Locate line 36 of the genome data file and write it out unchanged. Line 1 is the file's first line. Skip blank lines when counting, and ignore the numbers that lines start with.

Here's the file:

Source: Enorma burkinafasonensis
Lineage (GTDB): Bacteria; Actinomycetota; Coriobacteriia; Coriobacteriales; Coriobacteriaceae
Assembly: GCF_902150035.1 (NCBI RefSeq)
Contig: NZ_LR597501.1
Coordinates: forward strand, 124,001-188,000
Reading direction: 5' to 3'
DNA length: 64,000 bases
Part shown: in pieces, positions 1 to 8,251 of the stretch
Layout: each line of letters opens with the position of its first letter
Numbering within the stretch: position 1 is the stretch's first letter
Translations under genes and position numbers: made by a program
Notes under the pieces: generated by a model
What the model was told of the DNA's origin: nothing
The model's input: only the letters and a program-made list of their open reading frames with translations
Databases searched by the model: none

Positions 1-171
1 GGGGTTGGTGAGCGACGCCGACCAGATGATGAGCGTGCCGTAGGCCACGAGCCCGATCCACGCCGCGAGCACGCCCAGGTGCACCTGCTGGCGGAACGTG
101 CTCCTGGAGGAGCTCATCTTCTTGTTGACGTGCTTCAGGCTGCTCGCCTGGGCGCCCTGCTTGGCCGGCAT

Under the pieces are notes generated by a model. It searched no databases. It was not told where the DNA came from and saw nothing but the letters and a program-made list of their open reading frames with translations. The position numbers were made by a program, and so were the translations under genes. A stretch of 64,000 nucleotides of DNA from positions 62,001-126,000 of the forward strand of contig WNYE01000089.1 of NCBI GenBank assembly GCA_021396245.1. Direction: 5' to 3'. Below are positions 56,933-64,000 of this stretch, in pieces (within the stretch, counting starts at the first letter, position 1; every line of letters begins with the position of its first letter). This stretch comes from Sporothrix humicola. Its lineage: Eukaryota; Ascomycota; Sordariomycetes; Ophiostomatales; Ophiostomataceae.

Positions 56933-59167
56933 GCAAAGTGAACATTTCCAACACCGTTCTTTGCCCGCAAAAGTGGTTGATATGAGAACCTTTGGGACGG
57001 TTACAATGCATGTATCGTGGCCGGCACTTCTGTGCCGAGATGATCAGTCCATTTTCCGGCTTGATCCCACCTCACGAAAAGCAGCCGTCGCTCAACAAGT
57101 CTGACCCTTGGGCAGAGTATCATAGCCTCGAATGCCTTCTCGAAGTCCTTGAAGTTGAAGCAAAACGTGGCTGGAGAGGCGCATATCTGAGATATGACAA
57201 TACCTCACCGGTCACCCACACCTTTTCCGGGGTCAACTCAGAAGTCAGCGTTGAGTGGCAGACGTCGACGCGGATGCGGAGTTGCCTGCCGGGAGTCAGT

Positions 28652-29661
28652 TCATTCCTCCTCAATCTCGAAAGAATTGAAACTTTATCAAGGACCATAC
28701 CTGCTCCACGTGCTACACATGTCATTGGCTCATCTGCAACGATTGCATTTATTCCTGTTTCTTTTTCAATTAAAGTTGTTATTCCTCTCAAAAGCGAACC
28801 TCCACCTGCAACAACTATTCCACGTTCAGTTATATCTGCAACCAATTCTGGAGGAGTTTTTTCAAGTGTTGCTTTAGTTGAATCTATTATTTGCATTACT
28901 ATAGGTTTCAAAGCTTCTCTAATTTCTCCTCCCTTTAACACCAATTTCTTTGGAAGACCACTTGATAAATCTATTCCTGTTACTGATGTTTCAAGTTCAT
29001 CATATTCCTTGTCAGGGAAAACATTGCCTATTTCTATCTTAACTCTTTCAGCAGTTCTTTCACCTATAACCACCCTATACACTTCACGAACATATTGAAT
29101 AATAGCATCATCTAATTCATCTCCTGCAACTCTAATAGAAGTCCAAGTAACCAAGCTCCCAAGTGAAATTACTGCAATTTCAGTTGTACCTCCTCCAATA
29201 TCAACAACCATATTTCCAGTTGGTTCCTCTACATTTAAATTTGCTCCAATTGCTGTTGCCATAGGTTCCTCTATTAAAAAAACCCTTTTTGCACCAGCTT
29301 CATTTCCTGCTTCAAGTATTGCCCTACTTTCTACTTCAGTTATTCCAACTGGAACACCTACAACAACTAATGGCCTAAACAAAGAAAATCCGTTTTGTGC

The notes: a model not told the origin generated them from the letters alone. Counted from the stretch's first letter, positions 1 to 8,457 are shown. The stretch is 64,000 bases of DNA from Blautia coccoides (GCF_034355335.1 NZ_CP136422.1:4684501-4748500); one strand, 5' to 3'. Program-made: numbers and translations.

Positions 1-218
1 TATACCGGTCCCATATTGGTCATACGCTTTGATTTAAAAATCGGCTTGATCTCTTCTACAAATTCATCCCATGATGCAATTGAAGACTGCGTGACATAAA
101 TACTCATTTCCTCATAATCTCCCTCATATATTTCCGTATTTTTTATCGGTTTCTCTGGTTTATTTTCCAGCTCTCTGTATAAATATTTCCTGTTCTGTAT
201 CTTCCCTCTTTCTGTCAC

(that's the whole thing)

1 TATACCGGTCCCATATTGGTCATACGCTTTGATTTAAAAATCGGCTTGATCTCTTCTACAAATTCATCCCATGATGCAATTGAAGACTGCGTGACATAAA